Human Traffic Watch

North Korea: Human Traffickers and the Chinese Market for Brides

In Awareness, Forced marriage, Human Trafficking, Sex Trafficking on August 21, 2012 at 2:10 pm

But why import brides from North Korea? The answer is China’s family-planning laws. Ever since the one-child policy went into effect in 1979, Beijing has enforced it through fines, imprisonment, forced abortion, sterilization, and even, human-rights groups charge, infanticide. The policy has had its intended effect of slowing the rate of expansion of China’s population. But there has been an unwelcome side effect: an unnaturally high male-to-female ratio.

Women may hold up half the sky, in Mao Zedong’s famous phrase, but they are treated as second-class citizens in much of modern China. Many couples still favor sons, both to carry on the family name and support them in their old age. In rural areas the birth of a son heralds the arrival of an extra farmhand as soon as the boy is old enough to hold a hoe. Not so long ago in China, an unwanted baby girl might be drowned in a bucket at birth or left unattended to die. These days abortion is the preferred method, and ultrasound tests let couples find out the baby’s sex early in the pregnancy for about $12, well within the means of most couples. There are laws against using ultrasound this way, but they’re widely ignored. “Sex-selection abortion accounts for almost all the excess males,” says the British medical journal BMJ.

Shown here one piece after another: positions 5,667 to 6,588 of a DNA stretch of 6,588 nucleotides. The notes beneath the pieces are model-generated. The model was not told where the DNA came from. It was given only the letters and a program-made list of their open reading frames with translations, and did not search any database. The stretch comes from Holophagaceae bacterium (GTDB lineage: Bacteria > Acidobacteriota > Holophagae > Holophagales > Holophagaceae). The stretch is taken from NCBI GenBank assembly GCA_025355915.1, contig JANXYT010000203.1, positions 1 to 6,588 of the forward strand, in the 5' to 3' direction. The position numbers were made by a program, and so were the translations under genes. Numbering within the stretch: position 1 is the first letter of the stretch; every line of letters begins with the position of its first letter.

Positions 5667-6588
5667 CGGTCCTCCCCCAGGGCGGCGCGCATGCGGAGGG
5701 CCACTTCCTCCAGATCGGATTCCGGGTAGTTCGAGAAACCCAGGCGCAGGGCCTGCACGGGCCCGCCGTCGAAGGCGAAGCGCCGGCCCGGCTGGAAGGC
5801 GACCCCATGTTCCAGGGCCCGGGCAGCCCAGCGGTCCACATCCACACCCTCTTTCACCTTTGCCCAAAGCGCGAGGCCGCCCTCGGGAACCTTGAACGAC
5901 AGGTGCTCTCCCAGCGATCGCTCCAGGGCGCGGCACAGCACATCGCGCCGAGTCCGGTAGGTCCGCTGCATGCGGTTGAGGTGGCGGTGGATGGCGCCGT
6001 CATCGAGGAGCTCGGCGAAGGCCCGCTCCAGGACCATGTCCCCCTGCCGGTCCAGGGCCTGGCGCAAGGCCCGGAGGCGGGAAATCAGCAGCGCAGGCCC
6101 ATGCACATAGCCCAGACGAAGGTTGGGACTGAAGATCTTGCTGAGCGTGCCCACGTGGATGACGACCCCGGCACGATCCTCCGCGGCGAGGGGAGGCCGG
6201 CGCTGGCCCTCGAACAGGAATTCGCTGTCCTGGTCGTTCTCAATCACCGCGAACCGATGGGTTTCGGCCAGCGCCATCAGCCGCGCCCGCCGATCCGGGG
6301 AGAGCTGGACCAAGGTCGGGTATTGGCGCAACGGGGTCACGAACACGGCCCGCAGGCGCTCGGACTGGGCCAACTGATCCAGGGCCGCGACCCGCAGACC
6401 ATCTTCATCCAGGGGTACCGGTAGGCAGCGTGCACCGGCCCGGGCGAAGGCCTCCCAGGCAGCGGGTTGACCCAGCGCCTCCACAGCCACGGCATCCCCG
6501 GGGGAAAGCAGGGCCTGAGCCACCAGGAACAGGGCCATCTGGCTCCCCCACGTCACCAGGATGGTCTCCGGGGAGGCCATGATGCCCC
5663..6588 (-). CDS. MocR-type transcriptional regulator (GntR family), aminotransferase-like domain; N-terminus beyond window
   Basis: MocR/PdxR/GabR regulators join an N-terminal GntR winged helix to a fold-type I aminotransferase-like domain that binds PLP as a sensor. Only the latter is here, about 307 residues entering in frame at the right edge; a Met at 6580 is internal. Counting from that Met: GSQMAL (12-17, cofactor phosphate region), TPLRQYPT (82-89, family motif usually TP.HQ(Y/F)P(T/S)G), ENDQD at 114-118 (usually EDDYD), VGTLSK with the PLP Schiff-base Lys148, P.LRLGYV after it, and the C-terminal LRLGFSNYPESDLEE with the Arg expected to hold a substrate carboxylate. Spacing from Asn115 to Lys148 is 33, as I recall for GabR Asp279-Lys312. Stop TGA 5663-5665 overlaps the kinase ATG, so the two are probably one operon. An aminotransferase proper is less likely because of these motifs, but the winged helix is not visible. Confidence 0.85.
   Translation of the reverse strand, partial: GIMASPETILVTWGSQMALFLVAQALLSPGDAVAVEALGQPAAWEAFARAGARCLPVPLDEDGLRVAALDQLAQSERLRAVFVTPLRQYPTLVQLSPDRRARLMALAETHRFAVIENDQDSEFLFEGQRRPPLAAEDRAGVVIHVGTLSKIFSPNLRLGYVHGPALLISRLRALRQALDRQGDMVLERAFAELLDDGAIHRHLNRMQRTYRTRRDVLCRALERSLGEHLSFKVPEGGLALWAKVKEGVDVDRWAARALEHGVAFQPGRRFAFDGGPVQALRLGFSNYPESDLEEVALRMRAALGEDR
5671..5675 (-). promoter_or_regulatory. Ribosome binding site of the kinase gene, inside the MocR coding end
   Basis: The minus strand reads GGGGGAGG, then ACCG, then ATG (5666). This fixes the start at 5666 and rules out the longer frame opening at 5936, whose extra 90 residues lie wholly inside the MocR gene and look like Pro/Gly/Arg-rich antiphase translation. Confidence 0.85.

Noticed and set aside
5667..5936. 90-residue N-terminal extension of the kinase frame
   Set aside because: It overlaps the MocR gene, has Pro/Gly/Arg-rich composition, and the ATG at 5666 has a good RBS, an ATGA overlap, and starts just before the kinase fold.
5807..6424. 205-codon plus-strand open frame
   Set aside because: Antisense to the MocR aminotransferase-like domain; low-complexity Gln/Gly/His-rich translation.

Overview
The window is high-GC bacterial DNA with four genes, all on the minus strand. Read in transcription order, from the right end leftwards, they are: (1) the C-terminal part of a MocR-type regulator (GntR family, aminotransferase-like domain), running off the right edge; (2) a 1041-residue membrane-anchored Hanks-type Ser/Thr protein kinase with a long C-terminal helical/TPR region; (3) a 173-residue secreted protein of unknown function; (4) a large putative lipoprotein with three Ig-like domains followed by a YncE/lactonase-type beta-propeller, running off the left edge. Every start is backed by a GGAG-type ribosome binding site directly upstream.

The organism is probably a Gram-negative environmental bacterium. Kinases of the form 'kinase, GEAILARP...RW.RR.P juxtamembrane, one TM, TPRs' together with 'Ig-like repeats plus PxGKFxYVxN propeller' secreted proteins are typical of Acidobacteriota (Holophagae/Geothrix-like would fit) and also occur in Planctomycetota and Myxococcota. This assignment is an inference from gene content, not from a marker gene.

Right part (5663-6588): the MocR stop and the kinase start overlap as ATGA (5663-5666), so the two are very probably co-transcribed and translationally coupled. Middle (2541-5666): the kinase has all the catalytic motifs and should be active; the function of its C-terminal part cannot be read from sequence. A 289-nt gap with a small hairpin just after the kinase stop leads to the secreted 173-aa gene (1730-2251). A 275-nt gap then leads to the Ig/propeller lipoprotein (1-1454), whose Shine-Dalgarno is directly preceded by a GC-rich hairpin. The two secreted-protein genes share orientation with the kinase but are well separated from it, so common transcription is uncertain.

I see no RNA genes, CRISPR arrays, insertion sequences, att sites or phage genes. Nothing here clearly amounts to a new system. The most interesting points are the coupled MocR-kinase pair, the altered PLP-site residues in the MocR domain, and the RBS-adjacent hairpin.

Source: The Daily Beast

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